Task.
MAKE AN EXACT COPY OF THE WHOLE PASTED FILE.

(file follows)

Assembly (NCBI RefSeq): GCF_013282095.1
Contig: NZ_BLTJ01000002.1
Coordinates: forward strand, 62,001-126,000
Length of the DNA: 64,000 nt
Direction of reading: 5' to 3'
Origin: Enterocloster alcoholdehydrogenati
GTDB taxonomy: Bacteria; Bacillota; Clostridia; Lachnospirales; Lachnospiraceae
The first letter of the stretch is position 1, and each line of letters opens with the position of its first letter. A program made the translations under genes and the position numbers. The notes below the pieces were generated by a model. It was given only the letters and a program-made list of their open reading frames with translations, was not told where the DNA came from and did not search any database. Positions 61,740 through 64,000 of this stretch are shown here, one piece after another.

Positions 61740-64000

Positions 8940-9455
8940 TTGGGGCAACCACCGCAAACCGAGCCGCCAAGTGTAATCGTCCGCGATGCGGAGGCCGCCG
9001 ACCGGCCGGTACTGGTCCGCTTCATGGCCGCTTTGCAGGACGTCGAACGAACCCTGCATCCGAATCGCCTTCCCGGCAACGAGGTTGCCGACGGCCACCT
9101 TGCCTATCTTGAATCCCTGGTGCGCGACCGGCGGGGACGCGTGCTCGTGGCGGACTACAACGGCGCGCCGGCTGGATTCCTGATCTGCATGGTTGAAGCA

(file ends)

Assembly (NCBI RefSeq): GCF_013282095.1
Contig: NZ_BLTJ01000002.1
Coordinates: forward strand, 62,001-126,000
Length of the DNA: 64,000 nt
Direction of reading: 5' to 3'
Origin: Enterocloster alcoholdehydrogenati
GTDB taxonomy: Bacteria; Bacillota; Clostridia; Lachnospirales; Lachnospiraceae
The first letter of the stretch is position 1, and each line of letters opens with the position of its first letter. A program made the translations under genes and the position numbers. The notes below the pieces were generated by a model. It was given only the letters and a program-made list of their open reading frames with translations, was not told where the DNA came from and did not search any database. Positions 61,740 through 64,000 of this stretch are shown here, one piece after another.

Positions 61740-64000

Positions 8940-9455
8940 TTGGGGCAACCACCGCAAACCGAGCCGCCAAGTGTAATCGTCCGCGATGCGGAGGCCGCCG
9001 ACCGGCCGGTACTGGTCCGCTTCATGGCCGCTTTGCAGGACGTCGAACGAACCCTGCATCCGAATCGCCTTCCCGGCAACGAGGTTGCCGACGGCCACCT
9101 TGCCTATCTTGAATCCCTGGTGCGCGACCGGCGGGGACGCGTGCTCGTGGCGGACTACAACGGCGCGCCGGCTGGATTCCTGATCTGCATGGTTGAAGCA